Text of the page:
Audience Engagement and subscriber retention:
Is Disney+ without The Mandalorian like going to Disneyland and finding Space Mountain is closed? Is it still worth the price of admission?
It feels like one of the best streaming shows of the decade was with us for but a fleeting moment. After a mere eight episodes, the show that propelled Disney Plus to 24 million subscribers and gave Baby Yoda his cultural moment is on hiatus. No date is announced for season two of The Mandalorian (update: sometime in Fall ’20), so fans don’t even have a timeline for their new favorite Star Wars obsession. Does this really help them with audience engagement and subscriber retention? I don’t think so!
And it’s not just Disney’s new streaming service losing some choice subscriber-bait. Apple TV’s The Morning Show has also finished its first season, with subscribers having to wait around 12 months for season two.
Given this high production original content was the main reason I subscribed to these services, is it worth continuing, or should I put them on hiatus too? And what are the implications for streaming pricing strategies overall?
Let’s take a look at what each service costs, and some of their current and upcoming shows.
The headline price for Disney+ in the US is $6.99 per month or $69.99 prepaid for a year ($5.83 per month). If you’re a new Verizon customer, a year of free Disney+ is included in your subscription. If you bundle Disney with Hulu and ESPN+, it’s yours for $12.99 a month, which is excellent value, particularly if you’re into the subset of sports available on ESPN’s service (no cricket though sadly, although the excellent Willow TV takes care of that).
If you have kids, then the past month has probably seen some solid hours spent watching the Disney+ service. It is really a family-centric offering. Disney packed in everything from their vaults, going all the way back to 1928’s Steamboat Willie, the show that introduced Mickey Mouse to the world. All the classic Disney movies are here, including 1955’s Lady And The Tramp, and its 2019 live-action remake.
Beyond the library of Marvel, Pixar and Star Wars, there are some solid originals. Imagineering Story and One Day At Disney, both behind-the-scenes peeks at the workings of the Walt Disney Corporation, are excellent (if slightly trending towards the infomercial genre in parts).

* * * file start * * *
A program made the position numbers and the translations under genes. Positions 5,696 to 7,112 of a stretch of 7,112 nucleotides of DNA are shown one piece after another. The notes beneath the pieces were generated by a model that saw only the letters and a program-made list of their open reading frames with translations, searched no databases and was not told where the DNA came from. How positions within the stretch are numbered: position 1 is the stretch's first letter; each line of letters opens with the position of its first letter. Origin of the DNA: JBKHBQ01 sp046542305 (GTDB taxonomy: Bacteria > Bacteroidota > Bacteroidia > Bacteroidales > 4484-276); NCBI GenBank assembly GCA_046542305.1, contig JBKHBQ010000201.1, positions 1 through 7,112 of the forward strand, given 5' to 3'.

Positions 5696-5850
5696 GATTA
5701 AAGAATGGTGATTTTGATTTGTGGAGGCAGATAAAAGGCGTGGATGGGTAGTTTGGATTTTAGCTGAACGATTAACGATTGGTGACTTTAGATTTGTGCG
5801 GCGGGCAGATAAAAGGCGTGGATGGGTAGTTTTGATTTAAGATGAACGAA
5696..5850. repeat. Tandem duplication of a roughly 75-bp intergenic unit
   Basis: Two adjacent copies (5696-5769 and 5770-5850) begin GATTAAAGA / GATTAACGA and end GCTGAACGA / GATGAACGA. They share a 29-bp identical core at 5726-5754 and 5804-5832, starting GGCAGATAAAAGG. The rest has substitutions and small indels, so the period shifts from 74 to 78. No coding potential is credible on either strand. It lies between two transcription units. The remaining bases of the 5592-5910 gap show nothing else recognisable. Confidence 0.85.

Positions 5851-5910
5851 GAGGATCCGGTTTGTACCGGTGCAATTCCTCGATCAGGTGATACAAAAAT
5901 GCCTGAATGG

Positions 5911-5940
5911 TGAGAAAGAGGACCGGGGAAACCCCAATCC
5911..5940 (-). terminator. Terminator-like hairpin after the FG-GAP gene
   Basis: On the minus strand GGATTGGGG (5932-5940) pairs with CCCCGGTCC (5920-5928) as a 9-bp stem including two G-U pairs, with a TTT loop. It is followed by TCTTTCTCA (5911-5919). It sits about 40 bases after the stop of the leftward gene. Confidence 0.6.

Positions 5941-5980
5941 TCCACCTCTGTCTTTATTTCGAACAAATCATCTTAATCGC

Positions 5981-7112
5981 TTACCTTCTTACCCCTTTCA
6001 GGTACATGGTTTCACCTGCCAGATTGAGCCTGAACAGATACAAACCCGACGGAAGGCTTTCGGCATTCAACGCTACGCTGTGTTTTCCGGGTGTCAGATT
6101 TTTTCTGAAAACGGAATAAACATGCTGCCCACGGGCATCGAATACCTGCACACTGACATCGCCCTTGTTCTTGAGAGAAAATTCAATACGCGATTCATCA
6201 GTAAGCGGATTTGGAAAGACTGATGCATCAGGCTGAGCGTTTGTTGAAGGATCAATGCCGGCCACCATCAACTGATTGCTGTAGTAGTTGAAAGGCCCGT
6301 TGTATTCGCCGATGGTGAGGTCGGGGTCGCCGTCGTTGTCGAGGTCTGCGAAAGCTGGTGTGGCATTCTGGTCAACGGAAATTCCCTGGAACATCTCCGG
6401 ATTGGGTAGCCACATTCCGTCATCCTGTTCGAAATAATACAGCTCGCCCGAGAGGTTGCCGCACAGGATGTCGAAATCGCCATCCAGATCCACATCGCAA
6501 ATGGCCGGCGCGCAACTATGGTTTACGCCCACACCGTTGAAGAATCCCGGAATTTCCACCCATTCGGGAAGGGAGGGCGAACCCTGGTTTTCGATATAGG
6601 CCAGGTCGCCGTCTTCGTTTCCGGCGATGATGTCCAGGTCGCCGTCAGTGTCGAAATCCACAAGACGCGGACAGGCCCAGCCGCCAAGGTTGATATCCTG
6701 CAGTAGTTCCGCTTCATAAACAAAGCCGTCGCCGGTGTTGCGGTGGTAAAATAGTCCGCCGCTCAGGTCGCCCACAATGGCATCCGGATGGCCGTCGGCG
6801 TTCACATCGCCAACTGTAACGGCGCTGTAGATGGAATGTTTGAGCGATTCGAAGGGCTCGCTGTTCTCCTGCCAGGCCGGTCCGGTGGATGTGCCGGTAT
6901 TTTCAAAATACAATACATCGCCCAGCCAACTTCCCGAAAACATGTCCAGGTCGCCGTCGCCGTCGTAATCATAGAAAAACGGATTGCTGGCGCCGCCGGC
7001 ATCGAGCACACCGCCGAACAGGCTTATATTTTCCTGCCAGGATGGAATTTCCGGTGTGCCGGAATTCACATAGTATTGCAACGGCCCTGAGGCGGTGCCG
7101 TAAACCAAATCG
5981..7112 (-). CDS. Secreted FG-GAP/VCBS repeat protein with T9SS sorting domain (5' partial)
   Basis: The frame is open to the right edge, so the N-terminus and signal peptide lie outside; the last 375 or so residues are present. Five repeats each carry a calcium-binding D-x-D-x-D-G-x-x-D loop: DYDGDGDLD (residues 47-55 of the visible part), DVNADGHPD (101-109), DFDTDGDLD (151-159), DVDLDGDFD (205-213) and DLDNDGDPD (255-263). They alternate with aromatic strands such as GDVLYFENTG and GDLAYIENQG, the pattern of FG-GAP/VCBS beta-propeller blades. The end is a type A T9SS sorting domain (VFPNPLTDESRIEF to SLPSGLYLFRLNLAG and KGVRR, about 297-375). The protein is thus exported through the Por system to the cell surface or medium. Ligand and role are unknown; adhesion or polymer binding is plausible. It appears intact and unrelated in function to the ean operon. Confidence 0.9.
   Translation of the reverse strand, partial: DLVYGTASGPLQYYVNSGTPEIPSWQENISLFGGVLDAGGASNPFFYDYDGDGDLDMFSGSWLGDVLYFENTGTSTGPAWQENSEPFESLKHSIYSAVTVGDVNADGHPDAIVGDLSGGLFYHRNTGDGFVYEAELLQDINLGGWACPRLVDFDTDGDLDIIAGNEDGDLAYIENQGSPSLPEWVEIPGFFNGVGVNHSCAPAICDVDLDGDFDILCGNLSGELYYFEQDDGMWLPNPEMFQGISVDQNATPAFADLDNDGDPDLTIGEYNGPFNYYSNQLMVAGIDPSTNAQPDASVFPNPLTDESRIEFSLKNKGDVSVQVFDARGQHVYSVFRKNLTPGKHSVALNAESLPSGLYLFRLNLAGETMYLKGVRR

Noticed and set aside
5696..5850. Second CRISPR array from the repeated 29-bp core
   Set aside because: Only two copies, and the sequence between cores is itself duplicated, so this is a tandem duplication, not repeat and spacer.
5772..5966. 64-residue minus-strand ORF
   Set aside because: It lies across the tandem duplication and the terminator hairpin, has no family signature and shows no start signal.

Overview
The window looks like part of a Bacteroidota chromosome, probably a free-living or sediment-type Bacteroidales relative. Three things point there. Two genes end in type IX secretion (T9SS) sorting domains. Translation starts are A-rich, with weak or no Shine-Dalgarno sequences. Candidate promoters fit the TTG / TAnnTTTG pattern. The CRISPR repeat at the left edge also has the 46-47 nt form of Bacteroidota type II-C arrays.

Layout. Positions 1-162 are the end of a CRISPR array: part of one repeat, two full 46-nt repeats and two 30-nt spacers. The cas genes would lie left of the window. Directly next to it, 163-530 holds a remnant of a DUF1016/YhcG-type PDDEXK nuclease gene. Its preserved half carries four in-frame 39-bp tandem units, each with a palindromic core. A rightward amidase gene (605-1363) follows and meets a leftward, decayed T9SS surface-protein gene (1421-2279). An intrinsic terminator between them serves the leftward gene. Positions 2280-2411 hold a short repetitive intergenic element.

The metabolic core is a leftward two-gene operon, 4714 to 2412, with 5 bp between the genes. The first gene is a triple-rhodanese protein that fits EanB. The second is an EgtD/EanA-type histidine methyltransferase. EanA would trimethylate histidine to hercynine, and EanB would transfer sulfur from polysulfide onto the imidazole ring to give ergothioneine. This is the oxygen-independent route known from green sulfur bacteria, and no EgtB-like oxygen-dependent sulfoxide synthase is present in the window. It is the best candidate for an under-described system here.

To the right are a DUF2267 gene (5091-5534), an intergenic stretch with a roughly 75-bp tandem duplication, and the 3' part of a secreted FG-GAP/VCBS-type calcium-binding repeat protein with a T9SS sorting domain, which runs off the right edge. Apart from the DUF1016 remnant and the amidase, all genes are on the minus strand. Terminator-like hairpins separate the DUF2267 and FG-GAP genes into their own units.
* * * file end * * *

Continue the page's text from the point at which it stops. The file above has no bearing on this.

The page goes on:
Along with season 2 of The Mandalorian, Star Wars fans have Obi-Wan Kenobi and Rogue One spin-offs to look forward to in 2020. The Marvel Cinematic Universe will generate at least 8 original series over 2020-21, including Falcon and the Winter Soldier, Loki and Ms. Marvel.
Other original highlights include The World According to Jeff Goldblum, Pixar In Real Life and Marvel: Hero Project.
It’s certainly not a Netflix-like volume of original content, but what Disney+ lacks with the quantity it makes up in quality, especially for MCU/Star Wars fans and parents with kids that need to be entertained on a regular basis.
Apple TV+ pricing is simple: $4.99 per month, or free for a year with the purchase of a new iPhone, iPad, Apple TV or Mac. Certainly the cheapest of the main streaming services, but for good reason…
Without a film library stretching back 80 years, Apple starts a long way behind Disney in the content department. But Apple (market cap $1.29 trillion) is a hardware company transitioning to services, not a legacy entertainment business like Disney (market cap $262 billion).
Apart from The Morning Show, the current line up of originals includes space drama For All Mankind, the documentary The Elephant Queen, kids show Helpsters and Snoopy in Space and M. Night Shyamalan’s Servant.
For 2020 and beyond, a slate of 30-40 original series and movies is planned, including fantasy genre Amazing Stories, Shantaram, The Banker starring Samuel L. Jackson, and at least three Oprah Winfrey-led docuseries. Apple is just getting started in the entertainment production business so expect the content depth and breadth to get better over time.
Getting Apple TV+ subscribers to stick around depends on effectively building buzz around the content, but with 30-40m iPhones sold each year bundled with a free trial, they will certainly have a solid audience to start with.
Both Apple and Disney will be under pressure to retain subscribers in 2020 as new services like NBCU’s Peacock ($10/month) and WarnerMedia’s HBO Max ($15/month) debut, and Netflix ($9-$16/month) continues to churn out new content and potentially even get creative with pricing.
If you subscribed all these services it would add to around $52 per month (not to mention some of the popular niche services). Add in internet connection costs, and most people will have to make some choices about what to stream in 2020. May the best content win!
Thanks for reading and Happy New Year! Let’s connect to talk about how a data-driven approach to pricing strategies, retention and subscriber engagement will transform your streaming service in 2020! To book at meeting and learn more about audience engagement and subscriber retention click here.